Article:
Q: How did you start mentoring young musicians and music fans who had drug problems?
A: I noticed that music brings that kind of element. A lot of people think it comes with the scene. At that time, I already was clean and sober about 10 or 11 years. I was already set in my ways of how I was living my life. When I started going to a lot of these local shows, like at the VFW, the Brick Moose Lodge, basements, I realized that there were a lot of these musicians or fans of music at that age who were in trouble through drugs and alcohol, like doing jail time or trying to get clean and sober. I started to relate and exposed my story to everybody and explained to them that I had been clean and sober X amount of years, and if you ever need any help or someone to talk to, I’m here. So I ended up sponsoring a bunch of these kids. At that time, I was very active in the 12-step program: NA, AA, CA, and PA.
Q: What’s CA?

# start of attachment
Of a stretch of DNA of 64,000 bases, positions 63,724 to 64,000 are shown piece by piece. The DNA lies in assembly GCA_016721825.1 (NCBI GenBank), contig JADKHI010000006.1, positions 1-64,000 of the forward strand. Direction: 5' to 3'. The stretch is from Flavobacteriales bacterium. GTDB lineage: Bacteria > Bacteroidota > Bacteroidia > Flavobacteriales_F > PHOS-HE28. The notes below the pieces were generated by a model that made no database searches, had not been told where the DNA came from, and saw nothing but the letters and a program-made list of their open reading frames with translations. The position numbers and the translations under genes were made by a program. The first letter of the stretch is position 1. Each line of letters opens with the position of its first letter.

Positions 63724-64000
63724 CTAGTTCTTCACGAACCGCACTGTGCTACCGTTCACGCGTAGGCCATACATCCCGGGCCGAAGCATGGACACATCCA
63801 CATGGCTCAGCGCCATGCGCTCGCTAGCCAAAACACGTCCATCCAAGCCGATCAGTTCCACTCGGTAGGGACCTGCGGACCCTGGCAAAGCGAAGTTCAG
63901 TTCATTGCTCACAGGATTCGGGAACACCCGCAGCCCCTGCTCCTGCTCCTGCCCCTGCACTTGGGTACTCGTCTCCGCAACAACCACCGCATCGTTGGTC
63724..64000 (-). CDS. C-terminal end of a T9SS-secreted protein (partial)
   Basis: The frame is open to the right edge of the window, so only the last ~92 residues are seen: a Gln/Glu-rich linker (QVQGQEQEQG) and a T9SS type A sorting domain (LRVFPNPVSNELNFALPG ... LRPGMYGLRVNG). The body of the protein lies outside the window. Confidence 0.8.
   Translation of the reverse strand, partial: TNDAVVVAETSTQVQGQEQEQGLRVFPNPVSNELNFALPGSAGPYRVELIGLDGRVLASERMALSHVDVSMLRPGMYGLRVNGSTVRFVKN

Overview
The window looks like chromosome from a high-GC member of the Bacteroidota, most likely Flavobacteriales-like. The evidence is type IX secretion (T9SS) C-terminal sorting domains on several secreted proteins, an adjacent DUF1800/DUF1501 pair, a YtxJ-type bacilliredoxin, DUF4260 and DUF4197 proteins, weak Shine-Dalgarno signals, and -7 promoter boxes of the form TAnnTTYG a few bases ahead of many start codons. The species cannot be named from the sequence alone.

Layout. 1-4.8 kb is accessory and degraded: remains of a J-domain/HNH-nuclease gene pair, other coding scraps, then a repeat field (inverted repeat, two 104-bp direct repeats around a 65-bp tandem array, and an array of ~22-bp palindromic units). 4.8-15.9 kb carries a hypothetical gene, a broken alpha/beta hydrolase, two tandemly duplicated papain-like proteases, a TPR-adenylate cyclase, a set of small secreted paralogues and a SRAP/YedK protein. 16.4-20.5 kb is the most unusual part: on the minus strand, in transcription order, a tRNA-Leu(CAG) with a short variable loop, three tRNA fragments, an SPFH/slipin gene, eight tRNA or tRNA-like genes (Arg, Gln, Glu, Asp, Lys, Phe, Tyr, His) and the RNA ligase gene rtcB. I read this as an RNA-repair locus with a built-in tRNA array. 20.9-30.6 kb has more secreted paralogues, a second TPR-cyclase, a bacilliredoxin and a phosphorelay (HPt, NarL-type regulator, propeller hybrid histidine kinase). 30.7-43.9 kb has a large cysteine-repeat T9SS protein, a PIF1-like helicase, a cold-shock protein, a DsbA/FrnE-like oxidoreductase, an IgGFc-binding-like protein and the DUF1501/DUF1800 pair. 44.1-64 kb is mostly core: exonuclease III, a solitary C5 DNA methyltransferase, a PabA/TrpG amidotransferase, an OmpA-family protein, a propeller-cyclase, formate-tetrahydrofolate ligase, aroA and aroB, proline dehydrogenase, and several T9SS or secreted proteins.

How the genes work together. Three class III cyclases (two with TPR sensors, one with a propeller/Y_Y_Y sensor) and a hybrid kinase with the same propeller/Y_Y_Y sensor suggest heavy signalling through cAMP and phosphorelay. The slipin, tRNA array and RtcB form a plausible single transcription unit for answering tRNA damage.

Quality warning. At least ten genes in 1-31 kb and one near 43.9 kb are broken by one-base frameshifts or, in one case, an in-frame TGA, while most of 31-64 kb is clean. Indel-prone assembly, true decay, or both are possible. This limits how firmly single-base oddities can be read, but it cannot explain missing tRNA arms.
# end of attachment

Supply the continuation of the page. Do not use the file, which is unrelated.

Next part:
A: Cocaine Anonymous. And PA is Pills Anonymous.
Q: You did all that stuff?
A: Yeah (laughs). My story is that years ago, I was doing drugs and alcohol on a regular basis, almost ended up dead, and found a way to live my life. The recovery way of life in the programs is in the programs, but I found a way to live that life outside of the programs, which to me was living. Being in the music scene and not drinking and drugging, I felt that this was my calling, that this was my way of giving back to society, but also helping people realize that being around the music scene didn’t have to relate to drugs and alcohol. That was my message, but I never preached to anybody nor did I tell anybody how to live their life. Everything was just about me talking to kids about my life: how I started and how it ended up, and if it helps them, great.